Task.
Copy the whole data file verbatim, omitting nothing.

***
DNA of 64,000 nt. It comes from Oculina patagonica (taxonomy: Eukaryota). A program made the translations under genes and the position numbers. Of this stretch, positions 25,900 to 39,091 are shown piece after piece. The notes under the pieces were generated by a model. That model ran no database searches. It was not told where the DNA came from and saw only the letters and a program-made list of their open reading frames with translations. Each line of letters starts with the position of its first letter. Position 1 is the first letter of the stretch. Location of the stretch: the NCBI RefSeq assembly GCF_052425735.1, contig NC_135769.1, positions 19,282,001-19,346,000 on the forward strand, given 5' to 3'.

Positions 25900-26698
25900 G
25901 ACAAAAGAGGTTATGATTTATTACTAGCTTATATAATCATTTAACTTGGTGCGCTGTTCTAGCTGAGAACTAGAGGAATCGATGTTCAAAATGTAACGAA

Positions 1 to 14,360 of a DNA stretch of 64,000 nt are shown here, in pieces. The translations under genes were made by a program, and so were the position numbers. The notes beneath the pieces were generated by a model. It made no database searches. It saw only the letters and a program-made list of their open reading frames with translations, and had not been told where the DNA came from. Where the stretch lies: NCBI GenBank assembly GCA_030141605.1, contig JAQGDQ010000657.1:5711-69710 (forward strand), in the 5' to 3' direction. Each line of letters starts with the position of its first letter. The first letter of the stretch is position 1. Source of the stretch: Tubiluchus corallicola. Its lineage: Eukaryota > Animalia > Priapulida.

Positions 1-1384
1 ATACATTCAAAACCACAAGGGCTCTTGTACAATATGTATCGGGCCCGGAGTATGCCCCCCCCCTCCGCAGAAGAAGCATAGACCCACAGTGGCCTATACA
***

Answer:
DNA of 64,000 nt. It comes from Oculina patagonica (taxonomy: Eukaryota). A program made the translations under genes and the position numbers. Of this stretch, positions 25,900 to 39,091 are shown piece after piece. The notes under the pieces were generated by a model. That model ran no database searches. It was not told where the DNA came from and saw only the letters and a program-made list of their open reading frames with translations. Each line of letters starts with the position of its first letter. Position 1 is the first letter of the stretch. Location of the stretch: the NCBI RefSeq assembly GCF_052425735.1, contig NC_135769.1, positions 19,282,001-19,346,000 on the forward strand, given 5' to 3'.

Positions 25900-26698
25900 G
25901 ACAAAAGAGGTTATGATTTATTACTAGCTTATATAATCATTTAACTTGGTGCGCTGTTCTAGCTGAGAACTAGAGGAATCGATGTTCAAAATGTAACGAA

Positions 1 to 14,360 of a DNA stretch of 64,000 nt are shown here, in pieces. The translations under genes were made by a program, and so were the position numbers. The notes beneath the pieces were generated by a model. It made no database searches. It saw only the letters and a program-made list of their open reading frames with translations, and had not been told where the DNA came from. Where the stretch lies: NCBI GenBank assembly GCA_030141605.1, contig JAQGDQ010000657.1:5711-69710 (forward strand), in the 5' to 3' direction. Each line of letters starts with the position of its first letter. The first letter of the stretch is position 1. Source of the stretch: Tubiluchus corallicola. Its lineage: Eukaryota > Animalia > Priapulida.

Positions 1-1384
1 ATACATTCAAAACCACAAGGGCTCTTGTACAATATGTATCGGGCCCGGAGTATGCCCCCCCCCTCCGCAGAAGAAGCATAGACCCACAGTGGCCTATACA